For the first time, Chrome and Firefox can "talk" to each other via WebRTC, a new set of technologies that brings voice, high-definition (HD) video and communication to the web browser.
From the very beginning, this joint WebRTC effort was embraced by the open web community, including engineers from the Chrome and Firefox teams. The common goal was to help developers offer secure communications, integrated directly into their web applications.
Thanks to the work and participation of the W3C and IETF communities in developing the platform, Chrome and Firefox can now communicate by using standard technologies such as the Opus and VP8 codecs for audio and video, DTLS-SRTP for encryption, and ICE for networking.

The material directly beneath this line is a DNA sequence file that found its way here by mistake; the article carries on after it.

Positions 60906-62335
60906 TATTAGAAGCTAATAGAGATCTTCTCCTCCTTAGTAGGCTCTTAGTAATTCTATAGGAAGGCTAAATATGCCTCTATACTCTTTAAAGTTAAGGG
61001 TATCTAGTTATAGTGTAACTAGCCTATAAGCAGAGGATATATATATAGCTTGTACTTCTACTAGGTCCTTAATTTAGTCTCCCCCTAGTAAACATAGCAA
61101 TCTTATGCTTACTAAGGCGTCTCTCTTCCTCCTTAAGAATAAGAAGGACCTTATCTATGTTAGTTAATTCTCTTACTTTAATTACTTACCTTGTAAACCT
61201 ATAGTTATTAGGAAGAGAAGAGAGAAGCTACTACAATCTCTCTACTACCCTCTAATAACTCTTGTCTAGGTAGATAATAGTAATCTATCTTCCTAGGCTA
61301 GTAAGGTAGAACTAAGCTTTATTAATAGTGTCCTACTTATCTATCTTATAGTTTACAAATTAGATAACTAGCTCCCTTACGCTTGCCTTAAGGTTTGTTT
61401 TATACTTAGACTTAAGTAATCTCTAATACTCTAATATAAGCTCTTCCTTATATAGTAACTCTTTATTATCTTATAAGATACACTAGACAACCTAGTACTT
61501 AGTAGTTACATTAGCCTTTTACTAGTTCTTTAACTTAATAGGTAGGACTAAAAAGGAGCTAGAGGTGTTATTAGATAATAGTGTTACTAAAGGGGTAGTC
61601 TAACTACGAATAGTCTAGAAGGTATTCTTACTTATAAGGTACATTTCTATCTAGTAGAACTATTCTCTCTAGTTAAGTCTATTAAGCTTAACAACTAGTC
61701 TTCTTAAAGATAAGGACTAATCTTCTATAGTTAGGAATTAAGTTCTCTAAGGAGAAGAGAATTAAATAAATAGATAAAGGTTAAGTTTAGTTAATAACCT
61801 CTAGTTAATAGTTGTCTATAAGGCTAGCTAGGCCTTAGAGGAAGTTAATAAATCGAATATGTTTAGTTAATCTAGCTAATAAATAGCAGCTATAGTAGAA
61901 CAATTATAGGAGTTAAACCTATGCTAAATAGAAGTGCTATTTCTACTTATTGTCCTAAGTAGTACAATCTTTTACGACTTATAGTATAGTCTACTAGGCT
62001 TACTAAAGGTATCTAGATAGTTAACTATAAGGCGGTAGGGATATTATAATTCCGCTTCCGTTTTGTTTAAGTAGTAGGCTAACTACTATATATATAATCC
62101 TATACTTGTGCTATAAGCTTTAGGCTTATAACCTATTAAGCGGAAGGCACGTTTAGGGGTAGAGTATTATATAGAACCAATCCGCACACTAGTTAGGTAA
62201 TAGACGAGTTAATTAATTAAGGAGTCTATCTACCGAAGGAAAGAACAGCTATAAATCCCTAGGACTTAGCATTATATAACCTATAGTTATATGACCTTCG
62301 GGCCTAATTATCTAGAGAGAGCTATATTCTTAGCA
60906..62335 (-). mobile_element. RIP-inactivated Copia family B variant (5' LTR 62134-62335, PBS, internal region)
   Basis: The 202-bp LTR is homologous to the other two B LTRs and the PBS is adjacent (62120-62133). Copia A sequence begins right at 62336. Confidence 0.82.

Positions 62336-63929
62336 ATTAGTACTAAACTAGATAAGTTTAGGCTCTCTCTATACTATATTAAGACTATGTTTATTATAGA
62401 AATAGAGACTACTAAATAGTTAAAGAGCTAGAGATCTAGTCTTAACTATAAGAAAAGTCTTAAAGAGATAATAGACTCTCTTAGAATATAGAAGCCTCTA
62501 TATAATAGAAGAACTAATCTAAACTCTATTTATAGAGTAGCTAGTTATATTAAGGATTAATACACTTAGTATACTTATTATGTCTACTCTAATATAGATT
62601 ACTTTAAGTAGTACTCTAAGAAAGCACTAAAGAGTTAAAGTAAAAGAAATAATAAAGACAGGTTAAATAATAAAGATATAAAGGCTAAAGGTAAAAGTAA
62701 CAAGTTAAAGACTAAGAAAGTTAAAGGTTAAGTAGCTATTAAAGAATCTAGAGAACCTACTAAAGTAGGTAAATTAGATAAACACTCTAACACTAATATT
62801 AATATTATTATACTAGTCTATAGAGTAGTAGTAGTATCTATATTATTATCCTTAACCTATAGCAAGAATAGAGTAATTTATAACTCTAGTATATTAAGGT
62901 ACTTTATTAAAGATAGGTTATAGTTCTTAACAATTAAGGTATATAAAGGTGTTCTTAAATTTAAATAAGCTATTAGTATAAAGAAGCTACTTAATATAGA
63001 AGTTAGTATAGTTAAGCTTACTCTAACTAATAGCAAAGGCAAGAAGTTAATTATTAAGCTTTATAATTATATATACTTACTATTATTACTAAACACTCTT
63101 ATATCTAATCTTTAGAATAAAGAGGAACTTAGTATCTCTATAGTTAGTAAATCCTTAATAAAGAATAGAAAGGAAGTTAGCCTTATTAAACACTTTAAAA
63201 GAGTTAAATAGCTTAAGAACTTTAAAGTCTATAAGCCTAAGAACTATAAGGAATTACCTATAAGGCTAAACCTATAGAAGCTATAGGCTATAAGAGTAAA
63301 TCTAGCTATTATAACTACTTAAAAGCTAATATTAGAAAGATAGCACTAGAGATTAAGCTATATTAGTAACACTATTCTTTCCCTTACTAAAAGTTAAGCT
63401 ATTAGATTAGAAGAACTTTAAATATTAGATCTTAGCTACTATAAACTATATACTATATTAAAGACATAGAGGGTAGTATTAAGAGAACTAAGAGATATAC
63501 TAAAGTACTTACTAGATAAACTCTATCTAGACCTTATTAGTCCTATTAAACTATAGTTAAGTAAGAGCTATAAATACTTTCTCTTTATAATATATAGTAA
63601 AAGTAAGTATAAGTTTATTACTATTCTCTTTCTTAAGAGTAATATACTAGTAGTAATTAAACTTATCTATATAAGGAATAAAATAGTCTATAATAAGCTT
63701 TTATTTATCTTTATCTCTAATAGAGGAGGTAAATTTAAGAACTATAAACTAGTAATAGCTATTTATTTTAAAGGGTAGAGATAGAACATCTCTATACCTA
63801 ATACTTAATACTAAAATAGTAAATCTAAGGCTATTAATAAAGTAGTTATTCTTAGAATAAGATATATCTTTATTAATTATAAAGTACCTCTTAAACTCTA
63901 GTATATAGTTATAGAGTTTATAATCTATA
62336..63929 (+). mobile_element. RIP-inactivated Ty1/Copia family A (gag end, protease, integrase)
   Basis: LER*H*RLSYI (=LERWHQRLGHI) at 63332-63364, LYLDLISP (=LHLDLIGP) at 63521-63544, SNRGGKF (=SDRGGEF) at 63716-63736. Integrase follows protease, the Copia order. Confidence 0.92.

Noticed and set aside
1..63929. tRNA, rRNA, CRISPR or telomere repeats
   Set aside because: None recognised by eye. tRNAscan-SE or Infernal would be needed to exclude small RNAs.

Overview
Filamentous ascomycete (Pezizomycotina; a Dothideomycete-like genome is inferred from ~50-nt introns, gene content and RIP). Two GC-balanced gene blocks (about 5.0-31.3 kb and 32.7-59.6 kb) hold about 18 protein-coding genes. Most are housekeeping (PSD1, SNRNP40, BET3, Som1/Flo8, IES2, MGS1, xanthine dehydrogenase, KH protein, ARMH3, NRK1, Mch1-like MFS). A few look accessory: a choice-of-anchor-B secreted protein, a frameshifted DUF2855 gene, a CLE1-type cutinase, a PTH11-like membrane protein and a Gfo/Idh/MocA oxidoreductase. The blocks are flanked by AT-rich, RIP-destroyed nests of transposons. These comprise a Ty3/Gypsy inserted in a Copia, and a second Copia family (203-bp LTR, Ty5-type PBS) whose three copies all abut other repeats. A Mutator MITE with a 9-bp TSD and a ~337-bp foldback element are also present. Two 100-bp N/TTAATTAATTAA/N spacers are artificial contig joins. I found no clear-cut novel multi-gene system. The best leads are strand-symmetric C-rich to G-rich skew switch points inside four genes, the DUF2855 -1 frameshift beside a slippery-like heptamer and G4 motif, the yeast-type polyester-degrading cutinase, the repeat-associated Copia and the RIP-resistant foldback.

To try this yourself, you'll need desktop Chrome 25 Beta and Firefox Nightly for Desktop. In Firefox, you'll need to go to about:config and set the media.peerconnection.enabled pref to "true". Then head over to the WebRTC demo site and start calling.